State lawmakers gave final approval Tuesday to a measure to encourage wind farms in Nebraska. The bill would permit public power districts to work with private developers and landowners to build electricity-generating wind turbines. All 49 lawmakers voted in favor of Legislative Bill 629, which now goes to Gov. Dave Heineman for his signature. Under the plan, developers and private equity firms would work with rural Nebraskans to build wind farms and collect federal incentives for alternative energy production. When the incentives expire after 10 years, the Nebraskans would attain full ownership of the projects.
Filibusters in the Nebraska Legislature can't compare with the wind blowing through Boone County fields east of here. New wind maps prove what many Boone County residents have known for years - the wind really does blow harder and more often in these hills. Now, with a wind farm being proposed for the Petersburg area, that wind could become another crop to be harvested and put some extra cash in farmers' pockets. Jim Jenkins, Nebraska representative for Third Planet Windpower of Bad Axe, Mich., stresses that the company is still in the early phases of negotiations and discussion with regard to "the business structure' for its proposed investment of up to $170 million in a wind farm east of here.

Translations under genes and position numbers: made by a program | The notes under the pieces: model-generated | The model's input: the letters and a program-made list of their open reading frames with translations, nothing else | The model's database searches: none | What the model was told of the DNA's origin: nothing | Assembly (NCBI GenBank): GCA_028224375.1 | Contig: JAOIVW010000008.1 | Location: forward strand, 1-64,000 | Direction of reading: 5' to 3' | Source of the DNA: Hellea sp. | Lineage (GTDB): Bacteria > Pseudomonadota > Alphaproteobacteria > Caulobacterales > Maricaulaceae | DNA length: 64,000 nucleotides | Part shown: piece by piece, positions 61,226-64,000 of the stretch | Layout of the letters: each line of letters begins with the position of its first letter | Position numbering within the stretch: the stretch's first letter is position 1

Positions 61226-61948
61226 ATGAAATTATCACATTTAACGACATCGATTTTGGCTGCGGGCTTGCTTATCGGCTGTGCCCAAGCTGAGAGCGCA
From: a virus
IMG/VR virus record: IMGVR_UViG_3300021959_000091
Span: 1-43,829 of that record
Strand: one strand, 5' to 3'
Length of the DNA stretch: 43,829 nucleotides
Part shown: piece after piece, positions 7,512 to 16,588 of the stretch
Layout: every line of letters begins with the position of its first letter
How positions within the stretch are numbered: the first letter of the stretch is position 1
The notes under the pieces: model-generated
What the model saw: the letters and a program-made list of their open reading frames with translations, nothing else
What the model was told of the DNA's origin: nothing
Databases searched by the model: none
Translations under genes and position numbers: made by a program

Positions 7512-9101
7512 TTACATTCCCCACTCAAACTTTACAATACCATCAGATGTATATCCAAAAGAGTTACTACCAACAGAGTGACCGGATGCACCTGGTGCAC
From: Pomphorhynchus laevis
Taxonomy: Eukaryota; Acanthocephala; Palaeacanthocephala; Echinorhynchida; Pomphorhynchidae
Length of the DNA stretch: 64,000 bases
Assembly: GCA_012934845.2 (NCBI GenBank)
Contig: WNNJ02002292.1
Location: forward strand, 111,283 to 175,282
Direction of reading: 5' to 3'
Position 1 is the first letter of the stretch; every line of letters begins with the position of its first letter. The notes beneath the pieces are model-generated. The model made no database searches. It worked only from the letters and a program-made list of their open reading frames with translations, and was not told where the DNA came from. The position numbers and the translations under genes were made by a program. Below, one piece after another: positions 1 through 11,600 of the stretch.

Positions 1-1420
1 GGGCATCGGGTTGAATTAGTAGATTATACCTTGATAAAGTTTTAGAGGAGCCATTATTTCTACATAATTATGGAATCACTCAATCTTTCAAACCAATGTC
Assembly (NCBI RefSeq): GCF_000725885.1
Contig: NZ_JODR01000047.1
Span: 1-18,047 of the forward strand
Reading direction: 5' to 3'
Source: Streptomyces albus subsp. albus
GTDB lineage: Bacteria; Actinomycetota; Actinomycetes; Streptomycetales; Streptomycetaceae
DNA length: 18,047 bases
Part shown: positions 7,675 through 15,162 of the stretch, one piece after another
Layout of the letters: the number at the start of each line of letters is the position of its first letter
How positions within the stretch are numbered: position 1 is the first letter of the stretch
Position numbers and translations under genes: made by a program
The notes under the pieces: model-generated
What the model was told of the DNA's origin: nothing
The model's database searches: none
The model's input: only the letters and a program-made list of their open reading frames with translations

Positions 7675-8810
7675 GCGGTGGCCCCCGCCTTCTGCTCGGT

CAMBRIA, Wis. -- With empty storefronts on the main drag and corn stubble stretching for miles in the surrounding hills, this fading farm town seems like a natural stop for the ethanol express. Not to John Mueller, though. The 54-year-old stay-at-home dad has led a dogged battle to prevent a corn mill from building an ethanol plant up the hill from the village school. Concerned about air pollution, the water supply and the mill's environmental track record, Mr. Mueller and his group, Cambrians for Thoughtful Development, have blitzed the village's 800 residents with fliers, packed public meetings and set up a sophisticated Web site. The mill has fought back with its own publicity campaign and local corn farmers have taken to the streets in tractors to show support. Now, as the mill races to build the $70 million plant, the matter is headed to the federal courthouse in Madison, 40 miles southwest.